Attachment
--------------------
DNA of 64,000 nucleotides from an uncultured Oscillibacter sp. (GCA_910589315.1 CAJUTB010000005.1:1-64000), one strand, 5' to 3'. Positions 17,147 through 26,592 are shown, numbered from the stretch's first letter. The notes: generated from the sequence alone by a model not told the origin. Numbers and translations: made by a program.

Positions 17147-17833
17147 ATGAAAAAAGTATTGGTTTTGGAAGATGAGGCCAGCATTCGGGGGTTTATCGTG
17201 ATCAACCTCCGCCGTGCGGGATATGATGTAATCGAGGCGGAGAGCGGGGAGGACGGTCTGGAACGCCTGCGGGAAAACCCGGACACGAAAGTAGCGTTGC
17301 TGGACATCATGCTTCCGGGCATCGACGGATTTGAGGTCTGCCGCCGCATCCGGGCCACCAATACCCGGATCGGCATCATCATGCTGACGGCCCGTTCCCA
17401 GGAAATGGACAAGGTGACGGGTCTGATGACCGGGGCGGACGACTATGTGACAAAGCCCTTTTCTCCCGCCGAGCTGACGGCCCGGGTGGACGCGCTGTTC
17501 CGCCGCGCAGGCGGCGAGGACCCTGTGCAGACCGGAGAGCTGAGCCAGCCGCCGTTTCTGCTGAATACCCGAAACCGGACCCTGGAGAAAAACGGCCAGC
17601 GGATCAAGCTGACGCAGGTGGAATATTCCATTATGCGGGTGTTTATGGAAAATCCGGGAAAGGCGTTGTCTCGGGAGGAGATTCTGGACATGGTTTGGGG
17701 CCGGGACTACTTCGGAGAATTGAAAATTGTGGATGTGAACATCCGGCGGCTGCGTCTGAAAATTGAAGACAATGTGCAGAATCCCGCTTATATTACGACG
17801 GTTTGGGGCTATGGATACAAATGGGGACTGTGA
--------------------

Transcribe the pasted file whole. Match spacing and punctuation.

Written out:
DNA of 64,000 nucleotides from an uncultured Oscillibacter sp. (GCA_910589315.1 CAJUTB010000005.1:1-64000), one strand, 5' to 3'. Positions 17,147 through 26,592 are shown, numbered from the stretch's first letter. The notes: generated from the sequence alone by a model not told the origin. Numbers and translations: made by a program.

Positions 17147-17833
17147 ATGAAAAAAGTATTGGTTTTGGAAGATGAGGCCAGCATTCGGGGGTTTATCGTG
17201 ATCAACCTCCGCCGTGCGGGATATGATGTAATCGAGGCGGAGAGCGGGGAGGACGGTCTGGAACGCCTGCGGGAAAACCCGGACACGAAAGTAGCGTTGC
17301 TGGACATCATGCTTCCGGGCATCGACGGATTTGAGGTCTGCCGCCGCATCCGGGCCACCAATACCCGGATCGGCATCATCATGCTGACGGCCCGTTCCCA
17401 GGAAATGGACAAGGTGACGGGTCTGATGACCGGGGCGGACGACTATGTGACAAAGCCCTTTTCTCCCGCCGAGCTGACGGCCCGGGTGGACGCGCTGTTC
17501 CGCCGCGCAGGCGGCGAGGACCCTGTGCAGACCGGAGAGCTGAGCCAGCCGCCGTTTCTGCTGAATACCCGAAACCGGACCCTGGAGAAAAACGGCCAGC
17601 GGATCAAGCTGACGCAGGTGGAATATTCCATTATGCGGGTGTTTATGGAAAATCCGGGAAAGGCGTTGTCTCGGGAGGAGATTCTGGACATGGTTTGGGG
17701 CCGGGACTACTTCGGAGAATTGAAAATTGTGGATGTGAACATCCGGCGGCTGCGTCTGAAAATTGAAGACAATGTGCAGAATCCCGCTTATATTACGACG
17801 GTTTGGGGCTATGGATACAAATGGGGACTGTGA